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Obscured, Unrecognized, Forgotten. Negative Circulation in Literature (2024-)

Looking at the connection between literary evaluation and circulation inevitably leads to privileging the positive: That which is pushed away or eliminated on various levels of selection and in gatekeeping processes disappears – at least for the time being –, is usually no longer visible and continues to remain unconsidered.

If one understands the aspect of negativity in a broader sense, then the existing and known literature moves in a sea of the unknown, in the incalculable realm of works not written or not completed, not published, not bought, not read, not discussed, not present and lost. Although the realm of the hidden, forgotten and unrecognised is more extensive and fundamental than the realm of the positive, the failure, the unpublished, the lack of response or the falling out of public perception or appreciation rarely comes into the field of research. The project will address this negative dimension of valuation and circulation.

The field of negative circulation encompasses different aspects and practices: it ranges from creative failure to individual falling out of scenes, institutions and communities to the active suppression of specific works, for example through censorship, intimidation, exile. It can manifest itself in material practices of negation: Deaccessing archives and libraries, clearing out shelves, destroying books.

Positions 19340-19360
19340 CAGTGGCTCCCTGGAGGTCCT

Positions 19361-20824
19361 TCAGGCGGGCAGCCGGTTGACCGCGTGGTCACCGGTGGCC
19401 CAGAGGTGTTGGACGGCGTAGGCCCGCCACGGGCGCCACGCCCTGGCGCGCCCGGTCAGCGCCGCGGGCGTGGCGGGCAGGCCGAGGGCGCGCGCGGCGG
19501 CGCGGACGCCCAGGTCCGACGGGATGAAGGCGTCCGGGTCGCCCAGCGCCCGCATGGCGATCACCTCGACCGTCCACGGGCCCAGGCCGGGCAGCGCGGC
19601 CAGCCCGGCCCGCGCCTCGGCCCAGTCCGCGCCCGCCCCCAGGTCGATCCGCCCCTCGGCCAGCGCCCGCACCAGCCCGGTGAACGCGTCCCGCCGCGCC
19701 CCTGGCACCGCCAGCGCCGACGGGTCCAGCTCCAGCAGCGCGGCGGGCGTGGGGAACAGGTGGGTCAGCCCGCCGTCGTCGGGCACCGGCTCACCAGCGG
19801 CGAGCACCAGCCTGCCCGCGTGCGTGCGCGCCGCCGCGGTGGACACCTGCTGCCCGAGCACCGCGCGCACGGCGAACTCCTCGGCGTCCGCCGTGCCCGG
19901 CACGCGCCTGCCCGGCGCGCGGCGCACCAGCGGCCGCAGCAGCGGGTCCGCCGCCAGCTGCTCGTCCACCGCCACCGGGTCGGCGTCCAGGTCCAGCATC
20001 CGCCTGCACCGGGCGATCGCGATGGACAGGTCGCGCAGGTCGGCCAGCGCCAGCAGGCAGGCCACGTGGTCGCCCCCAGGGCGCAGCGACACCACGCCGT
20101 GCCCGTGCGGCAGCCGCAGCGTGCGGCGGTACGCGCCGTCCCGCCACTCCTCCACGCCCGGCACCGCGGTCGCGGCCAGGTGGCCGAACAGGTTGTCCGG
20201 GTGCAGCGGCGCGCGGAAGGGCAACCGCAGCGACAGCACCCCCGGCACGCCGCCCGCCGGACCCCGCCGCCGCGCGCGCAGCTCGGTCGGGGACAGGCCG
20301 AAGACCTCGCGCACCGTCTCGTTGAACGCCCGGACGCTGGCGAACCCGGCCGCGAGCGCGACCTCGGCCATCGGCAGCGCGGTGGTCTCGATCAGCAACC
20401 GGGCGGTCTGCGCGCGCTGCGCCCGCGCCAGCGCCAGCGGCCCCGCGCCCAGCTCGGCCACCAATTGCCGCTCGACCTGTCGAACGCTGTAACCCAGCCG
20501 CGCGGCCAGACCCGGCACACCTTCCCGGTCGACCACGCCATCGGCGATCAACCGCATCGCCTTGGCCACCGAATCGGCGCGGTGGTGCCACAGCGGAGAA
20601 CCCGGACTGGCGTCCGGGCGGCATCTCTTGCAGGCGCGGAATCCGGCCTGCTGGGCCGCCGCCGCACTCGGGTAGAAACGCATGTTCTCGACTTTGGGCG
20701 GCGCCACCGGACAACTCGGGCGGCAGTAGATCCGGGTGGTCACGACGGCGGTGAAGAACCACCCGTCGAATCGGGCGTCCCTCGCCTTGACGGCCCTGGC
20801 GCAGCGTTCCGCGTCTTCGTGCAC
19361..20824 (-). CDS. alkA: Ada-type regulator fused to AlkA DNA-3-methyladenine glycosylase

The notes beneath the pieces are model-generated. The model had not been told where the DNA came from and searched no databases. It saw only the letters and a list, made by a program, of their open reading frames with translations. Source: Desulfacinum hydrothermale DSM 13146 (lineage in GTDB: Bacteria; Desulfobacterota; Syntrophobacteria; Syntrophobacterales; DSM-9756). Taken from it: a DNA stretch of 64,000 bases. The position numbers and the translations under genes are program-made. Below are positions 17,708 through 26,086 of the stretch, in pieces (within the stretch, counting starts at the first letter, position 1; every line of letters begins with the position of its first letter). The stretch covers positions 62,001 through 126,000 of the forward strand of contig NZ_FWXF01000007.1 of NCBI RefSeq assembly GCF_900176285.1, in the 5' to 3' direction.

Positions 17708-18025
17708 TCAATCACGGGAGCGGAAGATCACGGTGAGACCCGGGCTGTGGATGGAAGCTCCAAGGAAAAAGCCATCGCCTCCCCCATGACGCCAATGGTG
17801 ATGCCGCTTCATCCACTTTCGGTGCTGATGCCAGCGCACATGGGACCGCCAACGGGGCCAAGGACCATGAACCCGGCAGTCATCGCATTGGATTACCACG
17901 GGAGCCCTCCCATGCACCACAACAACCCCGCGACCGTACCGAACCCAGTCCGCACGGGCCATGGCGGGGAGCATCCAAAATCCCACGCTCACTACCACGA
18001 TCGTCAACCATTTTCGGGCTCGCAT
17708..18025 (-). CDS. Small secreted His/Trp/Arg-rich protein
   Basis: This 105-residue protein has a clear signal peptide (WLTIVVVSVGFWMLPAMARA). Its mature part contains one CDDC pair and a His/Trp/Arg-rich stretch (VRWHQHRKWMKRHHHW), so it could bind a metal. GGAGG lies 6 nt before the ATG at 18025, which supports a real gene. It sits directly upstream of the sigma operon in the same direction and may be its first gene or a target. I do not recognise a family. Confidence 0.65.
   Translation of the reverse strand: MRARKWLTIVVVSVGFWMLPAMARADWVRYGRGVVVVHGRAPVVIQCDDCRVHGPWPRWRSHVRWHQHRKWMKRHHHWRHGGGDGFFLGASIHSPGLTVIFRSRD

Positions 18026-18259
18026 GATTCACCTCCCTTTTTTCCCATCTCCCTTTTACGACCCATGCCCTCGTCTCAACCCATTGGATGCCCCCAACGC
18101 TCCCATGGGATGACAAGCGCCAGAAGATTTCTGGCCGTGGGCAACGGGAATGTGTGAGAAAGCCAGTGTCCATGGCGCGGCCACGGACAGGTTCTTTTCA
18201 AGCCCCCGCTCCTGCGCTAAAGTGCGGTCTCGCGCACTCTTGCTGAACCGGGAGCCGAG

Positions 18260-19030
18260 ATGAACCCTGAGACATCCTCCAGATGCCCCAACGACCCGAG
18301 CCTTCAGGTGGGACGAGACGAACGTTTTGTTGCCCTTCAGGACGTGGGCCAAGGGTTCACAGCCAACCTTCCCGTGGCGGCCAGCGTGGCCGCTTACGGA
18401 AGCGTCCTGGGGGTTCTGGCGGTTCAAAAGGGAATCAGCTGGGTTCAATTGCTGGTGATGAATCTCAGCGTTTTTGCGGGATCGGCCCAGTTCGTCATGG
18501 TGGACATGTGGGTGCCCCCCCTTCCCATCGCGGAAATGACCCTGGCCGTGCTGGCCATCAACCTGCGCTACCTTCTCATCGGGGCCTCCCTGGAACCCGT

The market segments of negative and positive circulation cannot be neatly demarcated. Publications that initially remain marginalised and are declared worthless can be published at a later date and enter the canon. A large part of unofficial, dissident literature wanders through the literary field in this way, only to reach the public after long phases of precarious existence as pigeonhole literature or in subcultural parallel universes. Conversely, the canon is also repeatedly subjected to revisions and re-evaluations that declare formerly central works to be spoilage.

In view of the inverse logic of the literary market, very different questions arise in this context: Can unsaleability become a sign of quality, or at what point does the successful title get the air of being qualitatively inferior? Is there a "too big to fail" for successful authors after a certain point? How can the change in measurability in the online literature market be described? How have the markers of failure/success changed since 2000? Are they processed differently in literature? Under what conditions is negative circulation realised as failure; how can failure be picked up in individual case studies? Can failure be theorised as a reflective dimension of negative circulation? What "other", alternative literary markets/fields of the "forgotten" have developed? How do the forgotten, the lost differ from the "infamous" writers who are never considered literature?

 

Participants

Student Assistant